(a) If all of the proposed master plan provisions are compatible with the local comprehensive plan, the Department may proceed with state rule adoption of the master plan. The Department shall request written confirmation from the planning official that the master plan is compatible with the local comprehensive plan. The Department may submit the master plan for local adoption during the local government's periodic review.

(b) If any of the proposed master plan provisions are not compatible with the adopted local comprehensive plan, the Department shall submit an application for an amendment to the local comprehensive plan prior to or concurrently with the state rule-making process.

(7) If a local comprehensive plan amendment application is needed as described in section (6)(b) of this rule, the Department shall coordinate with the affected local government on the schedule for the local comprehensive plan amendment process including public notices, hearings, and the local government's resulting recommendations regarding adoption of the master plan as described in OAR 660-034-0020. The Department shall consider opportunities to combine state rule-making hearings with local government hearings, including the public notices for the hearings.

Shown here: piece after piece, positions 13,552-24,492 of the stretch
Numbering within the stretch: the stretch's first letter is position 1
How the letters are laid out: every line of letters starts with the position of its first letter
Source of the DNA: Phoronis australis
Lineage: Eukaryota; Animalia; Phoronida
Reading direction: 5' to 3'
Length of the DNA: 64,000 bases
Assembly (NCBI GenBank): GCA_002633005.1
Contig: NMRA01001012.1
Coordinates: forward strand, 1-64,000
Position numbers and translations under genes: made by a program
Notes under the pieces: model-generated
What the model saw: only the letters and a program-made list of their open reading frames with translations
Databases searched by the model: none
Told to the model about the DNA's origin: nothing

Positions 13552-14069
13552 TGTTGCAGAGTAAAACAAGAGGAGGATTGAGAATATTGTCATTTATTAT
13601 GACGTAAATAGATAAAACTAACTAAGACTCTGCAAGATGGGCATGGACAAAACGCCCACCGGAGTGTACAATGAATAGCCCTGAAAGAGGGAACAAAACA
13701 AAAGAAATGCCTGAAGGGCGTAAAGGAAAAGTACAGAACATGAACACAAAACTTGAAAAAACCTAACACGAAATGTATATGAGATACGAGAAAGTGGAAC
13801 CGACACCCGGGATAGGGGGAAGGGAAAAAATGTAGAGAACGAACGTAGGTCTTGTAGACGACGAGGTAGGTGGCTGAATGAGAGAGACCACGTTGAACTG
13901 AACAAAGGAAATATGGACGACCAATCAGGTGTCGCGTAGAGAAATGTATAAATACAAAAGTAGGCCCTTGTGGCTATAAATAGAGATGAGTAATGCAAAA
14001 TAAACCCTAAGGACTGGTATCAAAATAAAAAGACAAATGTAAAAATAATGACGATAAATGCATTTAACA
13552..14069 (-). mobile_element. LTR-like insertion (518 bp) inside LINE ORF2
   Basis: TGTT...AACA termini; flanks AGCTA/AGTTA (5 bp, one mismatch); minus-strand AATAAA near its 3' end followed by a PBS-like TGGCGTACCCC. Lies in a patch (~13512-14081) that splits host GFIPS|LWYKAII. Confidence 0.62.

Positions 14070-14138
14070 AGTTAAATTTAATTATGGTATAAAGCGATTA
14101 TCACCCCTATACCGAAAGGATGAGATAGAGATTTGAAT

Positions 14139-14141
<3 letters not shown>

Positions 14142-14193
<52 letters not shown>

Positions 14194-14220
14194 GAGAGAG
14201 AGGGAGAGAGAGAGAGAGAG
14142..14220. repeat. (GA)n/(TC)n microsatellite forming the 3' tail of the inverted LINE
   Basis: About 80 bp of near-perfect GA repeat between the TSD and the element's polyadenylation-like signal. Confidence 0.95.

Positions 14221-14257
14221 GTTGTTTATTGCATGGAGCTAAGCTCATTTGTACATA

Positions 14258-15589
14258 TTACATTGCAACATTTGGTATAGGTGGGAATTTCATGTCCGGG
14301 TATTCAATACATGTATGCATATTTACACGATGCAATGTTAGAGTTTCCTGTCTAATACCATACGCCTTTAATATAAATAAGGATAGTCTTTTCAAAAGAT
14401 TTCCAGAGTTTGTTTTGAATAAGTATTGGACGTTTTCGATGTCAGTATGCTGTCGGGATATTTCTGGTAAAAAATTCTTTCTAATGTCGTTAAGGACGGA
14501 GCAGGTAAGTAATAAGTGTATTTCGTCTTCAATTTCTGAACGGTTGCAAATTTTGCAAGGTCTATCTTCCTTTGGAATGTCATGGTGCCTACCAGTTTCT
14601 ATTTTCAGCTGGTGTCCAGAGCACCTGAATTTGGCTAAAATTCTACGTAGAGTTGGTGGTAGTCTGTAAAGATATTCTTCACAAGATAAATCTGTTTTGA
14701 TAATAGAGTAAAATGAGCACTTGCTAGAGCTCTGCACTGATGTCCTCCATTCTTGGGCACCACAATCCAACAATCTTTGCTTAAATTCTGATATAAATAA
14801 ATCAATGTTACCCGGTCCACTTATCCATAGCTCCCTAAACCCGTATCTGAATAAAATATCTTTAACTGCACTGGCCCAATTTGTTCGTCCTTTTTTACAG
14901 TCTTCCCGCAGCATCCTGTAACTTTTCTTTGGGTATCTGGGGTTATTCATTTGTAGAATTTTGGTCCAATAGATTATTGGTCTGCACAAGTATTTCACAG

(8) Within 60 days following receipt of a local government's recommendations regarding adoption of a proposed master plan as described in OAR 660-034-0020, the Department shall respond in writing to the local government. In responding, the Department shall:

(a) Address any changes recommended by the local government, and describe any changes to the proposed master plan that the Department proposes in response to the local government's recommendations. Any changes to the proposed master plan shall be consistent with the state park master planning criteria described in OAR 736-018-0020; and

(b) Provide a comment period of at least 30 days to allow the local government to concur with or object to the Department's proposed action on the master plan.